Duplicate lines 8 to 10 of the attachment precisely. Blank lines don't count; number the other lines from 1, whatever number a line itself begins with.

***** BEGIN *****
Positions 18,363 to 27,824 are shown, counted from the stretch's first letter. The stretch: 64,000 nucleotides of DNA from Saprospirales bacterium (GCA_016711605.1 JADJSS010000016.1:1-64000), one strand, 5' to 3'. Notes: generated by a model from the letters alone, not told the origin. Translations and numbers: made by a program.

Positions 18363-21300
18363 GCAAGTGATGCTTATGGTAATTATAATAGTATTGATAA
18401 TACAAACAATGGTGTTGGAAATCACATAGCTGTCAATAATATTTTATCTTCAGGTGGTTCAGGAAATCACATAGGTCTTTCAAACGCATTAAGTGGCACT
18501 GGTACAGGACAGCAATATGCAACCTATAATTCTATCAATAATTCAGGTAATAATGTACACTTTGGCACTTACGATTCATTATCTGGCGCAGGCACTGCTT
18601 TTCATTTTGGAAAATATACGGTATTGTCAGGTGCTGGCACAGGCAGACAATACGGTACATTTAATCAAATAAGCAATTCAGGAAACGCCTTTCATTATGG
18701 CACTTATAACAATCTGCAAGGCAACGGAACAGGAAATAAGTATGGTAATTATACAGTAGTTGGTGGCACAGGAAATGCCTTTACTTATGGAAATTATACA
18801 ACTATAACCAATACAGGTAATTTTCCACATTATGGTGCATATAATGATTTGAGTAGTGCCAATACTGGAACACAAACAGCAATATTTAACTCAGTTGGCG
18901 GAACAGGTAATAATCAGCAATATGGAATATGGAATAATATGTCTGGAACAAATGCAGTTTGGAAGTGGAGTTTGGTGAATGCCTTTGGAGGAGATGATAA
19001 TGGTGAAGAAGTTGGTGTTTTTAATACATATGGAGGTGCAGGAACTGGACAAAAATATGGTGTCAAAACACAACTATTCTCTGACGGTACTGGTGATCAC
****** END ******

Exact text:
18801 ACTATAACCAATACAGGTAATTTTCCACATTATGGTGCATATAATGATTTGAGTAGTGCCAATACTGGAACACAAACAGCAATATTTAACTCAGTTGGCG
18901 GAACAGGTAATAATCAGCAATATGGAATATGGAATAATATGTCTGGAACAAATGCAGTTTGGAAGTGGAGTTTGGTGAATGCCTTTGGAGGAGATGATAA
19001 TGGTGAAGAAGTTGGTGTTTTTAATACATATGGAGGTGCAGGAACTGGACAAAAATATGGTGTCAAAACACAACTATTCTCTGACGGTACTGGTGATCAC